A significant archaeological discovery made at Lunt Meadows, Sefton during habitat restoration work by the Environment Agency has confirmed the work is restoring the site to its natural habitat.
The discovery was made in summer of this year during excavation work at the 70ha site alongside the River Alt where the Environment Agency has been recreating the wetland habitat to encourage a greater diversity of wildlife, improve water quality and alleviate flood risk in line with its broad remit to improve, create and protect habitats.
The archaeological find is described by Ron Cowell, Environment Agency consultant archaeologist and curator of prehistoric archaeology at Liverpool Museum:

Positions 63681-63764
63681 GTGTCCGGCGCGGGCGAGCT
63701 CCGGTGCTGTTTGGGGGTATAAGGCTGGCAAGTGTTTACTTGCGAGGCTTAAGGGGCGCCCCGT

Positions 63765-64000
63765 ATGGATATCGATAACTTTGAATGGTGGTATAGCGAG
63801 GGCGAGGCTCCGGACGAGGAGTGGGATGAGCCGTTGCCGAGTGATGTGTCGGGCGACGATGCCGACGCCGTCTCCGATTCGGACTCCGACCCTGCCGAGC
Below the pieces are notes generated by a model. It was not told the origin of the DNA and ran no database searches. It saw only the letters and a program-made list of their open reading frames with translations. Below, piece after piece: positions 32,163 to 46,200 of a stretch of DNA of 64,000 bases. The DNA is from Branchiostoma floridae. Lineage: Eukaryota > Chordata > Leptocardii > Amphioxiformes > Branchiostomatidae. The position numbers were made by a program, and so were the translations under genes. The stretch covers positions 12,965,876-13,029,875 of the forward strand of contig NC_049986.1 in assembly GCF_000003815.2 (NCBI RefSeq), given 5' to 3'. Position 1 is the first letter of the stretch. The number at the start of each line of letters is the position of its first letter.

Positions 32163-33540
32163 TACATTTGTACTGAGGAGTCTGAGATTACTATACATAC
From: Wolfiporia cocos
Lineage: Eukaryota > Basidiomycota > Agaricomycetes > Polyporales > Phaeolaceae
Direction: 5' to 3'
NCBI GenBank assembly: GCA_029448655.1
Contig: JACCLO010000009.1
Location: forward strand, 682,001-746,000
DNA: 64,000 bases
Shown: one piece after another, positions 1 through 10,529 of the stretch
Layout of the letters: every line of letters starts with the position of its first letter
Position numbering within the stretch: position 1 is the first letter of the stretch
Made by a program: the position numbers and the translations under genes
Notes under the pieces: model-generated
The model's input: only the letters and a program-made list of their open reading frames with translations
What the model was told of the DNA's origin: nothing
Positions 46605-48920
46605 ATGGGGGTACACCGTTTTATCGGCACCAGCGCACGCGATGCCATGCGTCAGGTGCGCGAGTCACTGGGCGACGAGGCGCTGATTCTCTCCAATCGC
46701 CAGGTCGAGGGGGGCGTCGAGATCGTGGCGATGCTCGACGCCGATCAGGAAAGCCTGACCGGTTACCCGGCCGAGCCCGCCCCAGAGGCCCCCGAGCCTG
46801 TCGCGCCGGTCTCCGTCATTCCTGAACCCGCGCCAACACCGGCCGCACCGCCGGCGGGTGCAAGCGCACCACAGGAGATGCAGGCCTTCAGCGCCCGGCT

“This find, in archaeological terms, is quite significant and potentially of national importance. It’s by far way above in importance that I have worked with in more than 30 years of archaeology.
“We have always thought that Mesolithic man was nomadic, yet this site presents the possibility that several families may have been living together in one place. Other sites in the UK have indicated that we have been looking at the period in an over simplistic way, and Lunt Meadows provides further compelling evidence of how Mesolithic people organised their lives. It is a very significant find and a great coup for the region.”
Dredging Today Staff, November 22, 2012; Image: archaeology-in-europe